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Finally it’s time to fix this shipping bug. So mainly what I’ve got to do is fix the receipts sent to both buyer and seller by modifying the liquid templates. In the buyer receipt I need to add the mailing address and provide a means of contacting the artist if the mailing address needs to be changed. Through a bit of manipulating and playing with stylistic changes, this is what a receipt now looks like (my changes are shown in the 2nd gray box):
In the seller receipt I need to add the sku (an inventory id for packages that can be turned on by the merchant) and link the band’s name to their home page. This was a little more complicated than just updating the liquid files because I needed to figure out where to find the sku in the database. Turns out it’s stored in three tables: packages, package_options, and sale_items. In theory the sku number should never be different from table to table, but since the band can change the sku at any time, it’s best to fetch it from the sale_items table. The sale_items table takes a snapshot of the package information when a sale is made, this way the information is identical to what the user saw.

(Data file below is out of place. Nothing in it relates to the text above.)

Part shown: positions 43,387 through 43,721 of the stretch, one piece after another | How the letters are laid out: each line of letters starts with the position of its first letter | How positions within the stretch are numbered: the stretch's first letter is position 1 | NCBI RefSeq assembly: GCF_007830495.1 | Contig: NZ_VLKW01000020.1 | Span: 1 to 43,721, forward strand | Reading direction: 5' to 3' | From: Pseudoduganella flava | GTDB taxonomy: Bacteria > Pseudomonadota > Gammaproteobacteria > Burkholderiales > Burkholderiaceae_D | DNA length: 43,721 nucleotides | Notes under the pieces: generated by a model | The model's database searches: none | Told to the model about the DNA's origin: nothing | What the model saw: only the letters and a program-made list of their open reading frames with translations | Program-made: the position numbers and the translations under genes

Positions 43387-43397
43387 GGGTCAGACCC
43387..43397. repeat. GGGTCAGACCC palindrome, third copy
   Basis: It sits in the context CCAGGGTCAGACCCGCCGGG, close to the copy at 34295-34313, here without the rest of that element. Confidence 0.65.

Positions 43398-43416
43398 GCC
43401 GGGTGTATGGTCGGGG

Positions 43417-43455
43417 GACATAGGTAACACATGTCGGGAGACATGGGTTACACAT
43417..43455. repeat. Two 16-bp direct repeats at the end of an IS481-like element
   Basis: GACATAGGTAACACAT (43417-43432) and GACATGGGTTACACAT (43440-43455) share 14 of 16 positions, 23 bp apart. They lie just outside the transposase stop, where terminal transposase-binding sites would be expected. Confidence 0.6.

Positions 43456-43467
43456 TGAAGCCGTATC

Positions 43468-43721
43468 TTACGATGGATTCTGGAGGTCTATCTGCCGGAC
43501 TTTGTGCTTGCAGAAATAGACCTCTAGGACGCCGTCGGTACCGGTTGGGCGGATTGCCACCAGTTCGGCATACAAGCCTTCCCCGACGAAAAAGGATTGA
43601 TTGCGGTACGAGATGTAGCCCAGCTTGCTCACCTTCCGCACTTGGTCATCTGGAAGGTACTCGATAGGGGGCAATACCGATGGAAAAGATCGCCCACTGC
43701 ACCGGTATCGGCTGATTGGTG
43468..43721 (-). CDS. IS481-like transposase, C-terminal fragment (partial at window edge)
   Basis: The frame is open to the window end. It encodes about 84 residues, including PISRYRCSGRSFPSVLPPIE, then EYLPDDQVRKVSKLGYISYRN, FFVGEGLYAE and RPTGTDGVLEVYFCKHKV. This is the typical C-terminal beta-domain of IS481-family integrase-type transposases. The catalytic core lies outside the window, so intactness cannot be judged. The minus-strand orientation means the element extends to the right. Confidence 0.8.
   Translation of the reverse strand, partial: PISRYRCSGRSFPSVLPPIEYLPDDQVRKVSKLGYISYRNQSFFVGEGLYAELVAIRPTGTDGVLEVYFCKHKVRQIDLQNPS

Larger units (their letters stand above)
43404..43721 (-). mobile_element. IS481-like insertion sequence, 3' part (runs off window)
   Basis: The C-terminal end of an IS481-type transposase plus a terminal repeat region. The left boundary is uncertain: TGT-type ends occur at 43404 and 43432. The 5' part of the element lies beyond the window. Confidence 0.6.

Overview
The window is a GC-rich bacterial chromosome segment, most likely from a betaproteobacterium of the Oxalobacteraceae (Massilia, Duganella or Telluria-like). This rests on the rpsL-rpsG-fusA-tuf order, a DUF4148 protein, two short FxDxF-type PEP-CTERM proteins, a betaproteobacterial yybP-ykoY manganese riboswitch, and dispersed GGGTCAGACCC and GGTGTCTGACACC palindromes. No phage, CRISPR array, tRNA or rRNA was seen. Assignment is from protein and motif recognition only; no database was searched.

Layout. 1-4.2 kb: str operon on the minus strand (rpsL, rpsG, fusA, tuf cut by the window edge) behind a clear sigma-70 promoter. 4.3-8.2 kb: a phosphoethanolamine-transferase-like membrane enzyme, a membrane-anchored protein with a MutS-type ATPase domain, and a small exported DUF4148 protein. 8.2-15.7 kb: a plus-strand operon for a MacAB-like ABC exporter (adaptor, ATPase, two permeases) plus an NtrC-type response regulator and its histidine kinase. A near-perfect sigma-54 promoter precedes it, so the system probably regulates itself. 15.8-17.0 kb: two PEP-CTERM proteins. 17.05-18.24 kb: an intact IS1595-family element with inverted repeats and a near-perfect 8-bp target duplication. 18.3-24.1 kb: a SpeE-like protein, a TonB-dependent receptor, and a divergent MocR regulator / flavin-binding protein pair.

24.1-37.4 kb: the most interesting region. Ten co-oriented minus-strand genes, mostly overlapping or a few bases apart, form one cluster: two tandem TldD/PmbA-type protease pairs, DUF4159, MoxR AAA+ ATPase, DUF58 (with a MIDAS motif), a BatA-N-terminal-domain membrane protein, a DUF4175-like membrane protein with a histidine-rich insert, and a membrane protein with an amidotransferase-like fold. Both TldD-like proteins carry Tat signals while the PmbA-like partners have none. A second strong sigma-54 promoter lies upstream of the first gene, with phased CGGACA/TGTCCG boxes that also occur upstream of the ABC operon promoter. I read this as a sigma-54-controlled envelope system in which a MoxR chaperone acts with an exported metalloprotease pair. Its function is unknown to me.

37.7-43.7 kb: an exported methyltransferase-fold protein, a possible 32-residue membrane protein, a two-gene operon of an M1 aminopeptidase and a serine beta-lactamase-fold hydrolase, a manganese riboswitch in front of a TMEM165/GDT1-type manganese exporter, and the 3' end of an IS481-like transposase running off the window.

The liquid template takes a ruby hash called items with the receipt information, and the hash is filled in from a large query on the database. So in order to get the sku, all I had to do was adjust that query. The query was already selecting from sale_items but the sku is stored as an id, not text, and the id corresponds to an entry in another database table called sale_item_syms, which maps the id to the actual text. This is a clever way of saving storage space in the database by only storing a string once. Therefore, after adding a join in the query with the sku sym_id, the items hash now has the sku text and is available in the receipt template. Check out the linked band name and sku now seen in the seller receipt:
And that’s it! Internship over. Just kidding.